UK Employment Tribunal Litigation and Dispute Resolution: Changes in Force From 6 April 2014

by McDermott Will & Emery
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Three important legislative changes take effect on 6 April 2014 that will impact employment litigation and dispute resolution strategy in the United Kingdom.

1. Early Conciliation: New Pre-Claim Settlement Regime

  What is changing?

  What does this mean? 

  • ACAS provide free conciliation services to parties in UK employment disputes. Use of these services has, to date, been optional, but this is going to change.
  • Prospective claimants will in future be obliged to contact ACAS and obtain an “early conciliation certificate” (ECC) before commencing litigation in the majority of employment tribunal cases. Once involved, ACAS will attempt to broker a settlement for a one month “early conciliation period”, which may, by agreement, be extended by up to14 days. If settlement is not achieved in this time, or if ACAS earlier concludes that settlement is not possible, an ECC will be issued.
  • Prospective claimants generally have three months to start tribunal proceedings.  The clock will be stopped, however, while the parties are engaged in ACAS early conciliation and will start again upon receipt of the ECC.  This means that time limits for most claims in the future will be three months, plus this early conciliation period.  The exception will be where a time period was due to expire during the early conciliation period, in which case a claimant will have a fixed period of one month after receipt of the ECC to submit his or her claim.
  • The new regime does not oblige any party to actually negotiate.  It remains to be seen, therefore, whether or not it will result in more/earlier settlements, without recourse to litigation.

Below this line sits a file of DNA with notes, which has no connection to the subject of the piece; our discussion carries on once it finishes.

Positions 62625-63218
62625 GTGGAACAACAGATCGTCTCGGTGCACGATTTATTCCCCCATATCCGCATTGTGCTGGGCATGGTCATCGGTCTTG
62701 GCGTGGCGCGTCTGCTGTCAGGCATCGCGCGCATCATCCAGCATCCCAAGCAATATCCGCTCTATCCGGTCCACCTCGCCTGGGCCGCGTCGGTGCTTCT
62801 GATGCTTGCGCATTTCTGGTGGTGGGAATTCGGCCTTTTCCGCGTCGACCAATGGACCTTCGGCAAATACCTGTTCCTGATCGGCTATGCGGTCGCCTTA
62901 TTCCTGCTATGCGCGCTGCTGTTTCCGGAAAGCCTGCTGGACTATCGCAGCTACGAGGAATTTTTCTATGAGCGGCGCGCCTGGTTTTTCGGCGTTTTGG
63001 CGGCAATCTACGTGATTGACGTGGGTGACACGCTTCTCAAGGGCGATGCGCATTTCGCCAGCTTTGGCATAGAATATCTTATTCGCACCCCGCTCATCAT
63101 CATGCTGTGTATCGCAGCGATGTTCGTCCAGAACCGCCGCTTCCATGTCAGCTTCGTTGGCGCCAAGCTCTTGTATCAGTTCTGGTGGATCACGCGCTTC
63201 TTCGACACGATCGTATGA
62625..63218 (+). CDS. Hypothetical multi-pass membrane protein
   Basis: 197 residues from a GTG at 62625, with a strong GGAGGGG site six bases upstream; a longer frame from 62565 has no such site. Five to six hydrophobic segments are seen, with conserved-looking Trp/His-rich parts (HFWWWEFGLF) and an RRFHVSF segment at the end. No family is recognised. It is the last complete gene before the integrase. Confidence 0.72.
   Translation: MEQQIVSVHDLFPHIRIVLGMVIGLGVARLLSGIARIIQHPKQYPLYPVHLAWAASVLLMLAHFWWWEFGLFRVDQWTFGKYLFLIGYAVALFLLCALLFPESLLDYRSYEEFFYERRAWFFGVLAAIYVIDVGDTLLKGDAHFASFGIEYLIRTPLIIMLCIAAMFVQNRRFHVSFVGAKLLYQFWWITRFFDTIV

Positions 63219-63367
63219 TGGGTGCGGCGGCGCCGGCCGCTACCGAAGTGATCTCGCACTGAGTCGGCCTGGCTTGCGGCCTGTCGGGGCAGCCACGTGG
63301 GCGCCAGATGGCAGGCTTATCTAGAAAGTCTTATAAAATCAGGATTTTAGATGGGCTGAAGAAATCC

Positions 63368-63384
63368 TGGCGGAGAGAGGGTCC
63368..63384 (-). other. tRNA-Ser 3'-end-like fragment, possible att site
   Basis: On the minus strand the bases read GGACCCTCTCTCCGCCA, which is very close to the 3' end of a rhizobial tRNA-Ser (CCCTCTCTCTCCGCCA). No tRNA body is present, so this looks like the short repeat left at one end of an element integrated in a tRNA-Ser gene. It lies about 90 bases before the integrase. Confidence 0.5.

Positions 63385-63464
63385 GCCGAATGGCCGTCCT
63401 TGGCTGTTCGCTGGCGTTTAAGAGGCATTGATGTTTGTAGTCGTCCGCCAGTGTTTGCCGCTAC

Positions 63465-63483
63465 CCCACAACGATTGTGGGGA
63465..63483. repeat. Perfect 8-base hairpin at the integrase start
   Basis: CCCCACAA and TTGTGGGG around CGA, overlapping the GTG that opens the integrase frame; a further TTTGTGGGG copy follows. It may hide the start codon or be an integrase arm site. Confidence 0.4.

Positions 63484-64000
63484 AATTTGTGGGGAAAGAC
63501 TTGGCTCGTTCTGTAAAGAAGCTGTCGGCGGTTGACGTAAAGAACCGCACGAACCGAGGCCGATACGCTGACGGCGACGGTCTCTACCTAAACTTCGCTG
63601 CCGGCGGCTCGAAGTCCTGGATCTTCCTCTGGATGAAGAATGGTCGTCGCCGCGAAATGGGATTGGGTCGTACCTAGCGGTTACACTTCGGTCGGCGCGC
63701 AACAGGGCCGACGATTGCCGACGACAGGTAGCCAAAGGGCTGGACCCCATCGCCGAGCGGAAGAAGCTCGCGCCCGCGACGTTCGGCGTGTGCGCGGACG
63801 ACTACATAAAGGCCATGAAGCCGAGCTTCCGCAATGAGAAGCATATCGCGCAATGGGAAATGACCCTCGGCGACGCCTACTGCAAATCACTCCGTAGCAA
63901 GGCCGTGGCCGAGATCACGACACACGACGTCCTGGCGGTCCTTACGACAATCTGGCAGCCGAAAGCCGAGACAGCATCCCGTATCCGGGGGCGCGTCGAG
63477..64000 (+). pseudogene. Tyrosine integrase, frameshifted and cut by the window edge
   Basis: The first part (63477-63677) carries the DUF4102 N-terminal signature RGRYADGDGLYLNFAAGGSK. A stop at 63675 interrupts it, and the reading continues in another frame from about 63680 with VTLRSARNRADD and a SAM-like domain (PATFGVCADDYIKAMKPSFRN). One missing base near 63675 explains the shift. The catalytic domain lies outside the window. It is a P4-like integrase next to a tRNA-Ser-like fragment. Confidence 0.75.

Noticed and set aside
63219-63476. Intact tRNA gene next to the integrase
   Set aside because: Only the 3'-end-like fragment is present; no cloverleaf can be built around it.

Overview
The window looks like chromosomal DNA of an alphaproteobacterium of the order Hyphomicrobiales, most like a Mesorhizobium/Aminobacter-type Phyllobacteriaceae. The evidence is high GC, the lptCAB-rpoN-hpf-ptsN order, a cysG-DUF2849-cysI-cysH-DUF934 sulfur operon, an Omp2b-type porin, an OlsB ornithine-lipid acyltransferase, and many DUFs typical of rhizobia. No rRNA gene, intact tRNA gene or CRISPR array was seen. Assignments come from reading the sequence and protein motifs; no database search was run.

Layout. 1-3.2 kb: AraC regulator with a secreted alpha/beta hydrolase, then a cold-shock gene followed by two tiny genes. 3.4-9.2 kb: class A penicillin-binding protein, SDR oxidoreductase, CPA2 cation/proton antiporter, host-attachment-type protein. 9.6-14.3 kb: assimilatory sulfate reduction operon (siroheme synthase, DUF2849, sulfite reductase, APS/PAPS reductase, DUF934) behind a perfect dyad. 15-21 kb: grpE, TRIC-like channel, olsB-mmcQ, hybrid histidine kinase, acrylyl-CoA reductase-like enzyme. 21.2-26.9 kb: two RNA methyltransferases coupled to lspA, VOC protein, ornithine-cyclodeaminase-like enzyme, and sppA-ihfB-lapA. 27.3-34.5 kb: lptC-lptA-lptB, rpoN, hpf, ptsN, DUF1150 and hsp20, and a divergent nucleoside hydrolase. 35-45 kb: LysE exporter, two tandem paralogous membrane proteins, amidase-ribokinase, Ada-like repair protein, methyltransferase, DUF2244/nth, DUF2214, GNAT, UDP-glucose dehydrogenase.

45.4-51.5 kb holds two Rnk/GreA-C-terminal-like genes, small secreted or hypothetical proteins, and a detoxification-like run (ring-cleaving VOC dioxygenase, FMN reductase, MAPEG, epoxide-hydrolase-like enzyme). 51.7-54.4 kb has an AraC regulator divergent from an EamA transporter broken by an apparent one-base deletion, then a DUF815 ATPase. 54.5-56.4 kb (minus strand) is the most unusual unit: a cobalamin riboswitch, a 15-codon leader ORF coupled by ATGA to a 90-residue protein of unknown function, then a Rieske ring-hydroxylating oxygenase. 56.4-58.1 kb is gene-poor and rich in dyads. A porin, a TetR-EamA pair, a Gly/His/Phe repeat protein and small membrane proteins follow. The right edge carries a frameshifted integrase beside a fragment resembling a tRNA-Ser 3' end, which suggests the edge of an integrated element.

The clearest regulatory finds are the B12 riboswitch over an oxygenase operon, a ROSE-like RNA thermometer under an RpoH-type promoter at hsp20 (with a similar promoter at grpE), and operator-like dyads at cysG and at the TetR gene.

2. Statutory Discrimination Questionnaires: Gone But Not Forgotten

  What is changing?

  What does this mean?

  • UK legislation currently enables prospective claimants to submit questionnaires designed to elicit information from prospective respondents.  Failure to respond fully to these questionnaires within eight weeks of receipt can increase the risk of a later finding of unlawful discrimination against the respondent, should litigation ensue.
  • This statutory questionnaire regime will be abolished in relation to unlawful acts of discrimination alleged to occur on or after 6 April 2014. It will be replaced by a more informal, less prescriptive, non-statutory regime underpinned by new ACAS guidance.
  • The new regime will loosen some of the strictures imposed by the formal questionnaire process but tribunals will still consider how an employer has responded to questions submitted, in any form, when determining a discrimination claim.
  • Employers should still treat all information requests seriously, and consider their response, as an integral part of their litigation strategy. Managers should be reminded of the importance of promptly passing any written correspondence hinting at possible discrimination to HR or their legal team.

 

3. Financial Penalties: Increased Litigation Risk For Employers

 What is changing?

 What does this mean?

  • For claims submitted on or after 6 April 2014, employment tribunals will have a new power to impose financial penalties on employers where they consider a breach of employment rights to have “one or more aggravating features”.
  • Relevant factors are likely to include the size of the employer and duration of the breach.  It is expected that penalties will be more likely when acts are malicious or repeated, or, concerningly, where an employer has a “dedicated human resources team”.
  • Financial penalties will range from £100 to £5,000, although a 50 per cent discount will be applied to payments made within 21 days.
  • The possibility of a financial penalty being imposed (on top of any employee compensation) will increase litigation exposure for employers in certain cases.  It is another factor that will need to be considered when weighing up litigation risk and the merits of settlement.
  • The likelihood of such penalties being awarded will depend heavily on the approach employment tribunals develop to determining what constitutes an aggravating feature for these purposes.

 

DISCLAIMER: Because of the generality of this update, the information provided herein may not be applicable in all situations and should not be acted upon without specific legal advice based on particular situations.

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